exposing a catalyst structure to a gaseous mixture for a chosen amount of time within a chosen temperature range, wherein the gaseous mixture comprises hydrocarbon, inert gas, and hydrogen, wherein the percentage of hydrogen in the gaseous mixture is P, wherein P < 20%, whereby an array of substantially aligned carbon nanotubes forms on the catalyst, the carbon nanotubes of the array having an average length of greater than about 0.5 millimeters; and pulling a ribbon from the array.

33. A composite structure, comprising: a silicon substrate; a layer of silicon dioxide on the silicon substrate; a layer of aluminum oxide having a thickness of from about 2 nanometers to about 20 nanometers deposited by ion beam assisted deposition on said layer of silicon dioxide; and a layer of iron having a thickness of from about 0.1 nanometers to about 5 nanometers on said layer of aluminum oxide.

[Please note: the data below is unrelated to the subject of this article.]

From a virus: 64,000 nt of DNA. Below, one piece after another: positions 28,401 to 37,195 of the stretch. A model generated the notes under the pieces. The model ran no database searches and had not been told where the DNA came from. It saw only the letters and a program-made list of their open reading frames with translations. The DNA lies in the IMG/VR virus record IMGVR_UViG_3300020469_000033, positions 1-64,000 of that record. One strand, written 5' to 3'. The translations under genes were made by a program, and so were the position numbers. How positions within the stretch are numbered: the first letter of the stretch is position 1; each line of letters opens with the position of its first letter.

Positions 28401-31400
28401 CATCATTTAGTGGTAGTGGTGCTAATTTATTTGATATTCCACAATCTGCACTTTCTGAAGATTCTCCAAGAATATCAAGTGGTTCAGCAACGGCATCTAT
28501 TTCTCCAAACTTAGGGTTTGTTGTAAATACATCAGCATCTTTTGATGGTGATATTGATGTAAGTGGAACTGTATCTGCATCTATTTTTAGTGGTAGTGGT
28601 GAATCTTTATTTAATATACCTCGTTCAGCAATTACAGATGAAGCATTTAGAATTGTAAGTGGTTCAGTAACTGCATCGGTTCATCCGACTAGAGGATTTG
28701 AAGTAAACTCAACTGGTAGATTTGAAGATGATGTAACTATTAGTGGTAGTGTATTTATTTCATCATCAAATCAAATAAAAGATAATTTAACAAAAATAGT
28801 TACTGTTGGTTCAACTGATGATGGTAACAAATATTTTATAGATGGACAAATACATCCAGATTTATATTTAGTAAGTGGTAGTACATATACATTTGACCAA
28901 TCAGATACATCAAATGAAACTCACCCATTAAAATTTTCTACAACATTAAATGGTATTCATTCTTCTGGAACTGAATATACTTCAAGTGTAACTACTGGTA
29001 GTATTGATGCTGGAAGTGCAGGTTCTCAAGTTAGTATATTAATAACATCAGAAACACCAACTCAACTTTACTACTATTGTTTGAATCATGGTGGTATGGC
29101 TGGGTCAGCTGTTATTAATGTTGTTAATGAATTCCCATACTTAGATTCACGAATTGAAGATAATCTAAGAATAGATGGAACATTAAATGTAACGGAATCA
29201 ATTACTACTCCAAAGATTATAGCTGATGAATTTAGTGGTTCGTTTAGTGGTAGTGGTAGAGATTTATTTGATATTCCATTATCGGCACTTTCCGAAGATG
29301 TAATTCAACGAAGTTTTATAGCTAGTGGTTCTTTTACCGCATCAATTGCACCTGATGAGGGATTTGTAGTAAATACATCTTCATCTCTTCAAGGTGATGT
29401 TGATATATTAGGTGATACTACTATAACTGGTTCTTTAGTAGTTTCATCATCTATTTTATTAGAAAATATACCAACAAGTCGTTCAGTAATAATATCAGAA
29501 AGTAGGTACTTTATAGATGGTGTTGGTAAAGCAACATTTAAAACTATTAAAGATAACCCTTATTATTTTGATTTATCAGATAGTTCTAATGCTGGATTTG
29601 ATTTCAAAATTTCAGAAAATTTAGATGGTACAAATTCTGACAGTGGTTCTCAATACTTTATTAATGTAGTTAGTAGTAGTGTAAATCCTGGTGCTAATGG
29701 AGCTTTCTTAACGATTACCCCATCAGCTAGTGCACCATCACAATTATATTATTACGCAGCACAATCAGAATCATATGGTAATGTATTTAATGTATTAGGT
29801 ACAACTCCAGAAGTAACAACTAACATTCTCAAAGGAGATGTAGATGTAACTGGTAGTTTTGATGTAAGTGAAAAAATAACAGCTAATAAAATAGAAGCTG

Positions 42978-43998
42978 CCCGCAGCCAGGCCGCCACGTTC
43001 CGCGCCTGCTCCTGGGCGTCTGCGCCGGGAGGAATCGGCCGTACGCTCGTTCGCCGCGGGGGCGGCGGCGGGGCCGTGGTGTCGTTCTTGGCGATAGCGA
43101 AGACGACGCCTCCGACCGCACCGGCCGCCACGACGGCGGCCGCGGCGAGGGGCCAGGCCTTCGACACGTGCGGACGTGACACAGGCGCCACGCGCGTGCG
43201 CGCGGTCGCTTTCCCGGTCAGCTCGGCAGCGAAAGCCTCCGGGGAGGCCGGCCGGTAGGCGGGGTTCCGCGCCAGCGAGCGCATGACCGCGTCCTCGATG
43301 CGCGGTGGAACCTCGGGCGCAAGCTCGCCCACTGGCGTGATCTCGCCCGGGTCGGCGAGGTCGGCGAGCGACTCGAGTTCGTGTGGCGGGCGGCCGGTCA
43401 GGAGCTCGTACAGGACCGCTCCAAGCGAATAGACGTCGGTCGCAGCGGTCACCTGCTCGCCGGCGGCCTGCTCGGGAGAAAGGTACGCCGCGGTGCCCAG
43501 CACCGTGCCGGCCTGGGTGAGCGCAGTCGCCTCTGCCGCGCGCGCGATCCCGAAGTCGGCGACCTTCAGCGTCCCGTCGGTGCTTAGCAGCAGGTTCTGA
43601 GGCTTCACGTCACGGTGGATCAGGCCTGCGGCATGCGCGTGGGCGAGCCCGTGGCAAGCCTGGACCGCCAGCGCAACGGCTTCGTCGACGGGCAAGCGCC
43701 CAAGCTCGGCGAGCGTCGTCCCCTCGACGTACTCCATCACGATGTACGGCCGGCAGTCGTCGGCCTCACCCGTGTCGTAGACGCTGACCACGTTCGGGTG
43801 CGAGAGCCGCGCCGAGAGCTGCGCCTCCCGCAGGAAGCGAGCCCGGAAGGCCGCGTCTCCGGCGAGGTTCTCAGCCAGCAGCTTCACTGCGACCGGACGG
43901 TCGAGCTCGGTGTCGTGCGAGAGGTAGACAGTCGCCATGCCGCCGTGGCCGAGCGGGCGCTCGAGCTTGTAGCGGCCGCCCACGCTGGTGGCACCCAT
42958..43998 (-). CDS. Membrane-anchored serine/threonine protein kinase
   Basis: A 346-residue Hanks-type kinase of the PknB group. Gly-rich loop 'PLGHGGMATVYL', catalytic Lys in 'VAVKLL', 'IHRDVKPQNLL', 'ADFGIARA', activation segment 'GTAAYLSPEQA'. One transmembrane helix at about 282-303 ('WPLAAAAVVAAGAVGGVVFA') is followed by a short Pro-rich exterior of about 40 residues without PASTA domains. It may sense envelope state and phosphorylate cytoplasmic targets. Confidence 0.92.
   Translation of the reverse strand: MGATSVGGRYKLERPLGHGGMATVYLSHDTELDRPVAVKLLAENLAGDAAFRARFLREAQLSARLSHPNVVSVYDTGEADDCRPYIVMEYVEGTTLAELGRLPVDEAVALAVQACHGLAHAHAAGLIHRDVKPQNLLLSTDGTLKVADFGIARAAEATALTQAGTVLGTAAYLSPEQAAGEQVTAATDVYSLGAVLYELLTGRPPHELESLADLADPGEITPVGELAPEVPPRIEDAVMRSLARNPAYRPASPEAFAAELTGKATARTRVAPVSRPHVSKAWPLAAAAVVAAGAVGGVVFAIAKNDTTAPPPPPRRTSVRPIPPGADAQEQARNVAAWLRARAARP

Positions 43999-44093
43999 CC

34. The structure of claim 33, wherein the aluminum oxide layer is at least partially amorphous.

35. The structure of claim 33, wherein the aluminum oxide layer is completely amorphous.

36. The structure of claim 33, wherein the aluminum oxide layer is comprised of fine grains.



Description:

ARRAYS OF LONG CARBON NANOTUBES FOR FIBER SPINNING

RELATED APPLICATIONS

This application is a continuation-in-part of U.S. Patent Application Serial Number 11/051 ,007 filed February 4, 2005, and also claims the benefit of U. S. Provisional Application Serial Number 60/620,088 filed October 18, 2004, both incorporated by reference herein.